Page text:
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Richmond Park News: 16 December 2022


On Wednesday, I was selected to ask a question of the Prime Minister during his weekly House of Commons appearance.

I chose to focus on the crucial issue of those who may lose their home this Christmas, or in the coming months, as they cope with rising mortgage or rental costs. In my question, I asked the Prime Minister to put a temporary block on household repossessions over Christmas, something which was done during the pandemic, and in the equivalent period last year. I also asked him to do the same for rental evictions, as no struggling family or pensioner should be living in fear of losing their home over the festive period.

Unsurprisingly, the Prime Minister denied my request, instead choosing to highlight the measures already put in place by the Government. Of course, these measures are nowhere near enough and over the past few months, the Liberal Democrats have proposed a range of policies to help households with their housing costs. There is of course more to be done and we will continue to press the Government on this in the new year.

Should you wish to view my PMQ, you can do so here.


On Monday, I voted with my Liberal Democrat colleagues in the House of Commons against a statutory instrument which would have brought in elements of the Elections Act that would require any voter to carry photo identification if they wished to cast a ballot.

Though we were defeated in the Commons, on Tuesday morning Liberal Democrat Peers tabled a 'Fatal Motion' in the Lords in the hope of halting this new restriction on voting in its tracks. This kind of motion is the strongest opposition which can be taken in the House of Lords. However, despite our best efforts, the Conservatives voted it down.

Voter identification has no legitimate positives and a wealth of negatives. The Government claims that it will be needed to cut down on election fraud, however during the 2019 General Election, there were only 6 confirmed instances of a person trying to cast another individual's ballot. Additionally, I am extremely concerned that this change will mean that when the next election comes, many people who are not prepared will simply be unable to exercise their democratic rights. Furthermore, evidence from abroad has repeatedly demonstrated that voter ID laws disproportionately impact specific groups such as voters from ethnic minority backgrounds.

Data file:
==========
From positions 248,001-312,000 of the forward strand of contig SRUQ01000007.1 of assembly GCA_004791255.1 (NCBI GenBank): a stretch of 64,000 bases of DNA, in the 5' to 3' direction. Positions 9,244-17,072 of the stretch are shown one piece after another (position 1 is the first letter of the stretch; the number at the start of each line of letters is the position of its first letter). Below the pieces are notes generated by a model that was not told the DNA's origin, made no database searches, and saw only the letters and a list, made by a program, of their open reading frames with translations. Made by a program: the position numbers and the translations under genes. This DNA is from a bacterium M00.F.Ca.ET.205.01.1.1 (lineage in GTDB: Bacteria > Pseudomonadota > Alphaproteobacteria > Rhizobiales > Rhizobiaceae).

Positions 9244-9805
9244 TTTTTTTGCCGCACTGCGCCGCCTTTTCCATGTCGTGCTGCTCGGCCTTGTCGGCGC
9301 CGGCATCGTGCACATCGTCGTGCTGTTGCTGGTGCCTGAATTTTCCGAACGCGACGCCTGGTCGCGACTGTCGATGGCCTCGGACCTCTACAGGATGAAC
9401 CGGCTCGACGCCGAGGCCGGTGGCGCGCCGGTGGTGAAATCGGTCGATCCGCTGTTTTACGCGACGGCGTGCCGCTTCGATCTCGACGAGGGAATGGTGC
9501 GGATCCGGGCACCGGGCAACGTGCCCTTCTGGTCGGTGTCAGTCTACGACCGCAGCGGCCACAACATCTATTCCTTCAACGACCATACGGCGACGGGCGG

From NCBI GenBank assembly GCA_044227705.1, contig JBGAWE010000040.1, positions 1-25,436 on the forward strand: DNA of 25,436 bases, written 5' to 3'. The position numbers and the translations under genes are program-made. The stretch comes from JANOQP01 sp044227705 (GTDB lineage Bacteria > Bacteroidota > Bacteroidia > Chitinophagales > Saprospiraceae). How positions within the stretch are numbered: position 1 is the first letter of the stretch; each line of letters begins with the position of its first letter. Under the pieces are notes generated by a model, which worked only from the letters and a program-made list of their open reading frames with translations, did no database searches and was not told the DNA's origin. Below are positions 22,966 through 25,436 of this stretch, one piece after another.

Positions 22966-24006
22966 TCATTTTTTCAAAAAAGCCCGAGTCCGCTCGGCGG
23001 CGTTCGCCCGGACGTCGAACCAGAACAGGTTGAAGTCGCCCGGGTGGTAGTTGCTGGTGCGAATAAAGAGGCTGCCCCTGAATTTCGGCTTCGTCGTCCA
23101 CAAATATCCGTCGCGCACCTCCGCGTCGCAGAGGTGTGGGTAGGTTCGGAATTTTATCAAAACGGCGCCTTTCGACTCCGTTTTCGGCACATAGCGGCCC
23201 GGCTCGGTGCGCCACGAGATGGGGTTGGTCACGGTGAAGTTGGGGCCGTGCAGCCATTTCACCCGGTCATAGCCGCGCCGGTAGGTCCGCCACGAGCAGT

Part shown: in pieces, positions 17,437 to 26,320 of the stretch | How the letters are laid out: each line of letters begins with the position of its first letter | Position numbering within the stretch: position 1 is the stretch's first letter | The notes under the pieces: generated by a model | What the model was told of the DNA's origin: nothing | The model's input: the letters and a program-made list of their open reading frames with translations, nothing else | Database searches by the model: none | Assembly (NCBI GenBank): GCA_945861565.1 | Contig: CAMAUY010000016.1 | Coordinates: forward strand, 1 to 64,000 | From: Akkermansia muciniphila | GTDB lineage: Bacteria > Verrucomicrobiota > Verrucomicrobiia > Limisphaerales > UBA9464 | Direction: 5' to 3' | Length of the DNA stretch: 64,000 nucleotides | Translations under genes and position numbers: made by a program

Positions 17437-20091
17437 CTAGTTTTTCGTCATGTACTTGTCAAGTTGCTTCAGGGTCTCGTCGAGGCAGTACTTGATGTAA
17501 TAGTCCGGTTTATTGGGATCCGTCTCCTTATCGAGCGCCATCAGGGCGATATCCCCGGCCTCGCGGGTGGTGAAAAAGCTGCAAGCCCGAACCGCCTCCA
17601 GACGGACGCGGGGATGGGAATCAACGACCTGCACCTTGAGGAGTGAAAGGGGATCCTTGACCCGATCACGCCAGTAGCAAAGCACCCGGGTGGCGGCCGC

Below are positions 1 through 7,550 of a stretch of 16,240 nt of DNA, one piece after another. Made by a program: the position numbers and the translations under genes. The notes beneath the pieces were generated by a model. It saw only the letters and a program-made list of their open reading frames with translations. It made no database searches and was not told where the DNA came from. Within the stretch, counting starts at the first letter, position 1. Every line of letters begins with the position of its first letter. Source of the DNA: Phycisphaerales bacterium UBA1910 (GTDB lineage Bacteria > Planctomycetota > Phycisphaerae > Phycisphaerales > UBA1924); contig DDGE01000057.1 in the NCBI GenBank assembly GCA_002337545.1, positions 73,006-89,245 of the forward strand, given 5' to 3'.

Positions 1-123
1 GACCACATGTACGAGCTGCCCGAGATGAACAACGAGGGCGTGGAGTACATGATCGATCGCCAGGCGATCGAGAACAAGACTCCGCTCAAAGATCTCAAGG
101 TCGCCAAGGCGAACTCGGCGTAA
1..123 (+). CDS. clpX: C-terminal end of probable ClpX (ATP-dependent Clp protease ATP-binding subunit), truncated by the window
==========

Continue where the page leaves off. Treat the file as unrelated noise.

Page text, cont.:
On Tuesday, my colleague Baroness Pinnock spoke on this subject in the House of Lords, asking that peers stop this policy. You can watch her speech by clicking the link here and jumping to 16:21:30.


On Wednesday, I attended a Westminster Hall Debate led by my colleague Wendy Chamberlain MP, which covered the on-going visa delays at the Home Office. My office deals with a high level of correspondence related to visa wait times, and I am acutely aware of the frustration and distress often caused as a result of delayed visa applications.

I raised a particularly urgent case that had been delayed for months, despite overwhelming compassionate grounds. I stressed that if the Home Office are to continue to have extremely stringent criteria under which visas can be expedited, they must be treated with the urgency they demand. If you require assistance with an outstanding visa application which has exceeded the service level agreement processing time set by